Source: International WOOD MARKETS Group, www.woodmarkets.com
Kiwis take out tree climbing titlesNew Zealanders have won both the men’s and women’s world championship titles at the International Tree Climbing Championship (ITCC) recently held in Texas. Sponsored by Husqvarna, the 40th ITCC Masters’ Challenge saw Kiwi James Kilpatrick, originally from Tauranga, win the men’s master’s challenge, while compatriot, Chrissy Spence from Morrinsville, took out the women’s event.
James Kilpatrick says the ITCC world title is the ultimate goal for climbers around the globe. “The challenge is not just physical but mentally tough too,” says James, who is now based in Germany, where he works as an arborist.
“Our Kiwi team has an impressive reputation when it comes to ITCC. Over the past five years we have been on the podium more than any other chapter and I'm proud and humbled to be in amongst this team of down-to-earth tree climbers doing what we love.
The Masters’ Challenge is the premier event at the tree-climbing competition, where the competitors with the highest preliminary event scores showcase their skills. The ITCC is run by the International Society of Arboriculture (ISA) and, since 1976, the annual event has seen the world’s best professional tree climbers gather to compete against each other and the clock. The range of events tests their ability to professionally and safely manoeuvre in a tree while performing work-related tree-care tasks.
More than 60 arborists from 18 countries competed at the 2016 competition in Beckenridge Park in San Antonio, Texas. New Zealand has an impressive, if little known, history in competitive tree climbing. Chrissy has now won the women’s world championship title four times and James has been Asia Pacific men’s champion three times before taking the global Masters title this year. Husqvarna ambassador Scott Forrest has claimed the men’s title three times.
Husqvarna has a long-standing association with the ISA and, as well as their coveted trophies, Chrissy and James both took home an armload of Husqvarna gear, including battery chainsaws to help them in their professional lives as working arborists.
Photo: 2016 ITCC champs, New Zealanders James Kilpatrick (left) and Chrissy Spence (photo: ISA).
Source: NZ Logger
AU$0.5m investment in farm forestry R&D welcomedThe Australian Forest Products Association (AFPA) welcomes the Government’s investment in farm forestry research and development (R&D) under the second round of the Rural R&D for Profit Programme.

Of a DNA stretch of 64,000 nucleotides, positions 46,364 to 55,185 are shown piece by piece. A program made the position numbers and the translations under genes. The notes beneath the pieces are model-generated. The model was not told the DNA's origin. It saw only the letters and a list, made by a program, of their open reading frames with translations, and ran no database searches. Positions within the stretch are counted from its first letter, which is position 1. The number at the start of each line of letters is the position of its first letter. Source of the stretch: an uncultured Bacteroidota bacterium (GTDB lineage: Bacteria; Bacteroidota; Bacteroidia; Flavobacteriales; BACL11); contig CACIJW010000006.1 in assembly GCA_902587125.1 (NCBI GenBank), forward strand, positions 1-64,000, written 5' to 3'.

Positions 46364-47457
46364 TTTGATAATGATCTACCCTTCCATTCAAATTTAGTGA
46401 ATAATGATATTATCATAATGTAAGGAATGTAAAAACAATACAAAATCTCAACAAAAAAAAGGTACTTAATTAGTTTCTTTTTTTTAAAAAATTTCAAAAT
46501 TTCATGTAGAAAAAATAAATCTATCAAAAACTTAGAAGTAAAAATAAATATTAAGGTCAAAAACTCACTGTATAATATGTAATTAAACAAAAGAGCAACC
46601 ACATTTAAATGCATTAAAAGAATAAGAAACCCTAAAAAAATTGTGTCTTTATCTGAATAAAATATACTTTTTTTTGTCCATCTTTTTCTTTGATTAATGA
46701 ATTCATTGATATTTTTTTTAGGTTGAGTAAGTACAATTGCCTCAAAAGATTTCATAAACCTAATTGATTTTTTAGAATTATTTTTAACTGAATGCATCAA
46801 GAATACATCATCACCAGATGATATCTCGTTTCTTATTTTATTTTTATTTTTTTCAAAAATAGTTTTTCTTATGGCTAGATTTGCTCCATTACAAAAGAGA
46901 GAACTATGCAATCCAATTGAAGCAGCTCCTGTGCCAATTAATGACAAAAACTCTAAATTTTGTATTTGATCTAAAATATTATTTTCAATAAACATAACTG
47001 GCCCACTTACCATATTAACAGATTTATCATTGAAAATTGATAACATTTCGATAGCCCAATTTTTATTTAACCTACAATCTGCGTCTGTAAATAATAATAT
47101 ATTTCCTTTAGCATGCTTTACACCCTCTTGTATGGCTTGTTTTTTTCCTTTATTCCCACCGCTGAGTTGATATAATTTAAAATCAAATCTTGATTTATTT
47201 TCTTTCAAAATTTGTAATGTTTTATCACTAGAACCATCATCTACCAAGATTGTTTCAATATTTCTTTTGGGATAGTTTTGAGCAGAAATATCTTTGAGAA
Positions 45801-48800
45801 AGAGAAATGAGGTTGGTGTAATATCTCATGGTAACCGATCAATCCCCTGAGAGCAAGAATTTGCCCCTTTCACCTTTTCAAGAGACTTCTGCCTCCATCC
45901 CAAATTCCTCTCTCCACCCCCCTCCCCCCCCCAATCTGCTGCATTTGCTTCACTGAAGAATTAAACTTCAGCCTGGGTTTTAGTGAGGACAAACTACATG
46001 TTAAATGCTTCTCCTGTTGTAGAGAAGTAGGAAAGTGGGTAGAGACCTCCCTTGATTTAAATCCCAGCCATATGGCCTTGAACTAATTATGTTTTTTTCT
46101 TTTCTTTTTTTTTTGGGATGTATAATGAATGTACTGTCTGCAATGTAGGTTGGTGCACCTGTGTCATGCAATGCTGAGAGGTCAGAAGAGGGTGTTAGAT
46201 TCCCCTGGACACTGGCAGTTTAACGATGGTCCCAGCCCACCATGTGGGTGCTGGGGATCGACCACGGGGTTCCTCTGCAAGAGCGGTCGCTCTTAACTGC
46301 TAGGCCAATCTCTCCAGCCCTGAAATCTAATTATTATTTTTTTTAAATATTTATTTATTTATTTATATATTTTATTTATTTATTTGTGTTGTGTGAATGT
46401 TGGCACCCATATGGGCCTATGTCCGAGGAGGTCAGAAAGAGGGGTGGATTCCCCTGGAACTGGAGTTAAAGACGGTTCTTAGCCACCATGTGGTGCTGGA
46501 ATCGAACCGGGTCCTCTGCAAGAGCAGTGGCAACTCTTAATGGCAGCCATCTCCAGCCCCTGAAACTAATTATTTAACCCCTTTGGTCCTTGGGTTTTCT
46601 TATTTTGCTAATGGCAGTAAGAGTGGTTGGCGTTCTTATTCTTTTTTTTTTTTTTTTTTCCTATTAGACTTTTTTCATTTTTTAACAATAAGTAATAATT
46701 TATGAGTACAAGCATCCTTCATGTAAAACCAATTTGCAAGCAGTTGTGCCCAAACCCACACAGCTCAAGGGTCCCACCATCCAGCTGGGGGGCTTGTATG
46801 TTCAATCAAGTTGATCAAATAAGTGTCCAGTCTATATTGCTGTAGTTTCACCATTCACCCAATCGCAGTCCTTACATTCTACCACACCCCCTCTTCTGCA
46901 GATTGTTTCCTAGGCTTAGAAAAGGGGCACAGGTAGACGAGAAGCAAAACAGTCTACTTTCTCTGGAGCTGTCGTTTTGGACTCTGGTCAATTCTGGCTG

The Government has announced $520,000 of funding to Forest and Wood Products Australia (FWPA) for an R&D project that will develop new approaches and decision support tools for the introduction of commercial trees on agricultural land.
Dr Kevin Harding, President of the Australian Forest Growers said, “Farm forestry is yet to realise its full potential in Australia. It deserves greater attention from policy makers due to its role in diversifying farm income and providing multiple economic, social and environmental benefits such as carbon sequestration.”
Chief Executive Officer of the Australian Forest Products Association (AFPA) Mr Ross Hampton said, “The expansion of existing wood and paper processing industries is constrained by the available resources. Farm forestry, through the planting of commercial trees on agricultural land, can provide a valuable addition to the current available resource, enabling wood and paper processing industries to expand and take advantage of new opportunities in domestic and international markets.”
AFPA’s new Policy Proposal ‘Plantations … the missing piece of the puzzle’ identified that more can be done to support farm forestry, through cooperative arrangements that support land owners to develop farm forests and facilitate the aggregation of the resource at a local level.
“Many other countries have a long history of supporting farm forestry, including New Zealand, the United States and Sweden, among others, and are realising the significant positives that can accrue from these sustainable activities,” said Mr Hampton.
Buy and Sell
... and one to end the week on ... the circus
A couple who work at the circus go to an adoption agency.
And on that note, enjoy your weekend and we look forward to catching up with
many of New Zealand's timber treatment and wood processing companies next
week in Rotorua at the Wood Innovations 2016 event. Cheers.